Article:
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This ever-evolving Christopher Dorner story is simply fascinating. There are so many angles that it feels like I’m watching as close to a real Jason Bourne movie as the world will ever see. That it falls against the backdrop of the long rumored and now pretty much confirmed exposing of President Obama’s “Drone Strikes for Americans Are Now Legal in Secret, Prolly” policies just gives it an even weirder feel. Throw in the debate about guns and it just becomes an incredible hurricane of conflicting emotions for me.

Time will tell, but it looks like Dorner was probably at least justifiably correct in his manifesto when he alleged that he was wrongly booted from his job as an LAPD officer. I’m sure more information will be released, but already the testimony of the man kicked by the officer that Dorner reported has leaked and pretty much confirms Dorner’s story.

It looks like Dorner probably lost his life and livelihood because he ratted out a fellow officer for kicking a mentally handicapped man in the face needlessly. It’s an almost Richard Kimball-y type of injustice. It’s the kind of injustice that gets Americans up in arms. It seems like Dorner was royally screwed out of his entire livelihood and life right around a time when it became pretty damn impossible to find a new livelihood right here in the good old US of Bank of America.

Reports suggest he lost his job as a policeman around the time the Great Recession started and if you’ve been out of work at all in this period you know quite well that finding a new livelihood to replace one that’s lost is next to impossible. Just read Gawkers Unemployment Stories for a good idea of what it’s like. I can only imagine what it’s like for someone who was trained to be a police officer and then was fired from the job under his circumstances. What other department would hire him? No one. What else is he suited for? And so, to protect a bad cop the LAPD created a monster. At least, it’s hard to not see it somewhat like that.

Obviously, Christopher Dorner has snapped and must be stopped. You can’t just go around executing people who are sort of to not at all tied to how you were wronged. I know that. It’s just not a feasible way to run society. And yet, knowing this, I still feel for this guy. I feel for his victims families too. I just feel sad, but it’s not clear cut where to direct that sadness.

Watching the media cover this story has been enlightening. His manifesto seemed like a final goodbye of someone who didn’t really want to say goodbye, but really felt like it was over. It felt like a very Web 2.0 suicide note. Think about it. For the last 5 years we’ve increasingly been trained to converse with/at brands and celebrities as we would our friends. Is it really that strange that he left messages for famous folks, politicians, and people he knew? For a crazy manifesto he seemed fairly reasonable. Compared to the Dark Knight shooter… The media has treated this almost exclusively as if he’s a lunatic with no basis in reality and, strangely, no one is buying it. Every story I’ve come across on niche blogs and mainstream news sites is riddled with oddly justified support for Dorner. He’s being called a hero by many. It’s doubly intriguing and validates, at least somewhat, the confusion I’m having with this.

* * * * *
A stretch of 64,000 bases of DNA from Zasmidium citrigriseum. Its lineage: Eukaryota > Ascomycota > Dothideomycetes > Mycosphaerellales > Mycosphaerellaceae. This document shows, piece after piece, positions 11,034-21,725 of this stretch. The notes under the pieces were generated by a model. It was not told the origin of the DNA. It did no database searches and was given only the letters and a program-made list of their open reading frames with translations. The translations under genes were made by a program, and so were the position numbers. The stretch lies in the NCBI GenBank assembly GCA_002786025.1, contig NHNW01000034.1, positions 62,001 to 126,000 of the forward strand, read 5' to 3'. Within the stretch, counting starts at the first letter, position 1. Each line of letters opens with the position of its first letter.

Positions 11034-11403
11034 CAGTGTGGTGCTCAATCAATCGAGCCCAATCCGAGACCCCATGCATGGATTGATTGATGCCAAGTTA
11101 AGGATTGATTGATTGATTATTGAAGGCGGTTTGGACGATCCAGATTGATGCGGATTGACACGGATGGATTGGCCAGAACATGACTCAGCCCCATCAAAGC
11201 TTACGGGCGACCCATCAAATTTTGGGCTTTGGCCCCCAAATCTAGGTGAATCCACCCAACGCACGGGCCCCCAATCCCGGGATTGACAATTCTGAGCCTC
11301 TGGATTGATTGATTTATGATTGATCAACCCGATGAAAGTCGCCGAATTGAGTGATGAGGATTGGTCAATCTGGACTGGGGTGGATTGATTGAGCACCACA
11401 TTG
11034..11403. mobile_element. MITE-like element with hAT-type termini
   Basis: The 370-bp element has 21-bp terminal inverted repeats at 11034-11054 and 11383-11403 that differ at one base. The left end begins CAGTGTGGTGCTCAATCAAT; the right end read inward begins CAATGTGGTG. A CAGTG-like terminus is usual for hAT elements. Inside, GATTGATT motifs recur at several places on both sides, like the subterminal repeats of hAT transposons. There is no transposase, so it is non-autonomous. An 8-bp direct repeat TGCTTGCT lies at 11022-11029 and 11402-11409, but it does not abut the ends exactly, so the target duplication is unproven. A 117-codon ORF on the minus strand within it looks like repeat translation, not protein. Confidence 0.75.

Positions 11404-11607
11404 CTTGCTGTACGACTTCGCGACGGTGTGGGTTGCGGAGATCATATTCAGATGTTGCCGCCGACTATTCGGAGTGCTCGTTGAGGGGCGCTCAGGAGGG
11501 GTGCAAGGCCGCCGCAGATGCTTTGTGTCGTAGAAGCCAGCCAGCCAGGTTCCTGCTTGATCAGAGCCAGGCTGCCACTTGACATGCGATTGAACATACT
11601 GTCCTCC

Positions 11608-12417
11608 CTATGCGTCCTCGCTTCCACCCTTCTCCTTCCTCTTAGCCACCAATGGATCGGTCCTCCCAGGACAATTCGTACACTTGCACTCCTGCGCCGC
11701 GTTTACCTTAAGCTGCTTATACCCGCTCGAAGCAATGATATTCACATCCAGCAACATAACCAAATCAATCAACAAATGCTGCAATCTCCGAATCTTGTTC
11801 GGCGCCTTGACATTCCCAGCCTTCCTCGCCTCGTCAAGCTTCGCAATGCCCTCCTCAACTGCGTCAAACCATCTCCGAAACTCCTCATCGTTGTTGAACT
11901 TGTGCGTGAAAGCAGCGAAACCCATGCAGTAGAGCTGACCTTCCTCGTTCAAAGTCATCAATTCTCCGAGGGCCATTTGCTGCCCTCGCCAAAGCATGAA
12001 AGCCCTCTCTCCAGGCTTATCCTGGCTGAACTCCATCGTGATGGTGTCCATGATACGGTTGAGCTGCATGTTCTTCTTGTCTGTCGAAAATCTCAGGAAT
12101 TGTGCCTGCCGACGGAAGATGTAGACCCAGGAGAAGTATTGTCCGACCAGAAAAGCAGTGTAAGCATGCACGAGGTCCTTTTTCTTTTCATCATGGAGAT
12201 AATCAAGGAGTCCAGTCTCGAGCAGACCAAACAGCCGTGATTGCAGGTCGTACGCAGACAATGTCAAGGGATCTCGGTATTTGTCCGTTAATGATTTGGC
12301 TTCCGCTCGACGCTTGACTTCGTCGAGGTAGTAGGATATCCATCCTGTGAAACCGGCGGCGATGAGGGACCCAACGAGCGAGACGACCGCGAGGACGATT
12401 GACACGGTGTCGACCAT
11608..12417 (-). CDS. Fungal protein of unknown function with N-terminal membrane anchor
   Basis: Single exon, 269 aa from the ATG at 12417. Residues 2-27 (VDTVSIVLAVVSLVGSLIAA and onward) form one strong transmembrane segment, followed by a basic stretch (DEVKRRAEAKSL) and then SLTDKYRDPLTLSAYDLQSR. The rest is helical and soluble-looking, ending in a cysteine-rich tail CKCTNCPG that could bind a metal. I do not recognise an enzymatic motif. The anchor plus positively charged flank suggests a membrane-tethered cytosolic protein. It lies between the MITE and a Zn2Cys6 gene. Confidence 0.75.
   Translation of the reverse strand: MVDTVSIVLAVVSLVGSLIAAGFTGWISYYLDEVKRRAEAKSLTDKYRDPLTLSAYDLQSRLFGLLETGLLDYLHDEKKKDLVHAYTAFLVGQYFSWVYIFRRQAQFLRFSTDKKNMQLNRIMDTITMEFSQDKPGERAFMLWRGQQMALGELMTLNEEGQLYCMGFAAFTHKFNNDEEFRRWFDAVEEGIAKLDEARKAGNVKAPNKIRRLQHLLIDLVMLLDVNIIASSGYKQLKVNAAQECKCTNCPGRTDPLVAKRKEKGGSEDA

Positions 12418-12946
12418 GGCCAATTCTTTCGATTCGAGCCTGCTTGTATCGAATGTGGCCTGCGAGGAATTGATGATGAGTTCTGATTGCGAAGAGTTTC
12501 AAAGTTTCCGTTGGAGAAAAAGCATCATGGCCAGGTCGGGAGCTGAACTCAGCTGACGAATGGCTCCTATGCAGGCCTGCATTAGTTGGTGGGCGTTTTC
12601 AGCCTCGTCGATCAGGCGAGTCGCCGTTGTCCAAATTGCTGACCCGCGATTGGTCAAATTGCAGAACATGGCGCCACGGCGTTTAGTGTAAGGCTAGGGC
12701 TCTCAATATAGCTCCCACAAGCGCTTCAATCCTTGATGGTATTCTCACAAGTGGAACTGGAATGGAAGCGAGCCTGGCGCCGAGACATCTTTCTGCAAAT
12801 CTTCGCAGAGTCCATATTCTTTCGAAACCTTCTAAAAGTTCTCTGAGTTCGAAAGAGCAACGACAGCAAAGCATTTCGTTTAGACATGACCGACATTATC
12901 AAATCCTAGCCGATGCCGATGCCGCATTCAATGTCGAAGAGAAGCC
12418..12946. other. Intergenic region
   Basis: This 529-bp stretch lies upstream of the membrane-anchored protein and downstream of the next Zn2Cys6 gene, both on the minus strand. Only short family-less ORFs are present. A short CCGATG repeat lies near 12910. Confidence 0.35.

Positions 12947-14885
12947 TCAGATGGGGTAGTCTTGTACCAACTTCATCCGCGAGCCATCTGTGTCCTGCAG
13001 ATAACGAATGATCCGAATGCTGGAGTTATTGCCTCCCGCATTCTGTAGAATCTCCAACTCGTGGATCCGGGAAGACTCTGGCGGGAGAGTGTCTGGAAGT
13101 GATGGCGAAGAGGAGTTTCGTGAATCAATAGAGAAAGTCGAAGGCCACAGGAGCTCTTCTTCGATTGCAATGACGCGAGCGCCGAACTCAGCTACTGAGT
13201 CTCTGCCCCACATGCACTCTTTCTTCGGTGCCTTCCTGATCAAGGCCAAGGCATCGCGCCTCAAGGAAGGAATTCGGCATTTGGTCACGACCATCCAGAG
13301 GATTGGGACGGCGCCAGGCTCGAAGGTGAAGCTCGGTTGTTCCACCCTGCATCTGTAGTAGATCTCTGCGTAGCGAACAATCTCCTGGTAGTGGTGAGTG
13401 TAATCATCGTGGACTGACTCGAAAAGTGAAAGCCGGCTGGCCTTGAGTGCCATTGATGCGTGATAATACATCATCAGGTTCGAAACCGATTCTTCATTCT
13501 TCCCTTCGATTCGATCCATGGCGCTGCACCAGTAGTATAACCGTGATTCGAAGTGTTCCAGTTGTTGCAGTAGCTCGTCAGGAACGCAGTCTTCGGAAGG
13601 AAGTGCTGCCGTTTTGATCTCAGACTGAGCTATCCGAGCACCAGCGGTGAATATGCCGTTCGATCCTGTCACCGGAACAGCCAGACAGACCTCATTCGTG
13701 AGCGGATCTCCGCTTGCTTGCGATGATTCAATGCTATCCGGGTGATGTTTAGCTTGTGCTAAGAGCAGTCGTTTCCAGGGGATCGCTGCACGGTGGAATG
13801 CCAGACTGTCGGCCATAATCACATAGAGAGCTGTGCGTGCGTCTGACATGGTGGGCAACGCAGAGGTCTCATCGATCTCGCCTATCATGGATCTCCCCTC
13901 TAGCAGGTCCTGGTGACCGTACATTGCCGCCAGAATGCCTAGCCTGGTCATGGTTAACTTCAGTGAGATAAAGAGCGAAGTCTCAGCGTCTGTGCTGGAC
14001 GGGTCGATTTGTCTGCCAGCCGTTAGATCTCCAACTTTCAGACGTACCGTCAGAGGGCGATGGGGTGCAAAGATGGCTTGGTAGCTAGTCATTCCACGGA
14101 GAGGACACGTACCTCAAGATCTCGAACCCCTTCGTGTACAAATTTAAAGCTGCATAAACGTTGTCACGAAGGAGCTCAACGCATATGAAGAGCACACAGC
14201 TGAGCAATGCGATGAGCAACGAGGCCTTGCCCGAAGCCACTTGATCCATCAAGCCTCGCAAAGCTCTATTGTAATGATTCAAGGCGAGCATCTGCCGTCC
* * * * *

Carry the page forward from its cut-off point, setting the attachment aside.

Not Dorner's Car, Not Even Close

Not Dorner’s car, not even close

Further complicating the issue is that random police departments in the LA area decided to start shooting civilians who they mistook for Dorner. Never mind that these civilians were driving a truck that was the wrong make, model, and year as the suspect. Never mind that there were two small women inside. Never mind that police aren’t supposed to shoot first and ask questions later. Never mind that they shot these women in the back and riddled the back of the car with bullets. It was a “police mistake”. Then another shooting happened and more bystanders are hurt. If you’re blood isn’t boiling over this story as a human and as a citizen, it should be. At Dorner, at the LAPD. At everyone. Comments have been ruthless from what I’ve seen and I think I agree with many that these women deserve every penny they get in their eventual civil suit. However, I also agree that these officers ought to face criminal charges. The police department will fight this and probably win, but what a colossal fuck up. This response is exactly the type of police work Dorner was trying to expose when it cost him his career. This is the kind of police work that the Constitution is supposed to, I would think, prevent.

This kind of shoot first and worry about laws and the rights of American citizens mentality of the police and government is exactly what will result in Dorner being caught dead and not alive. People smelled this from a mile away last night when police ordered new helicopters out of Big Bear, CA. Besides, this is what we do as a country now. The most amazing thing to me about the killing of Osama Bin Laden is that the supposedly liberal President didn’t take him prisoner and put him on trial. He wasn’t an American citizen, but I’m starting to wonder if we’ve really lost sight as a country of how to be a beacon of justice. If busting into another sovereign nation and executing a war criminal isn’t cowboy justice, I don’t know what is.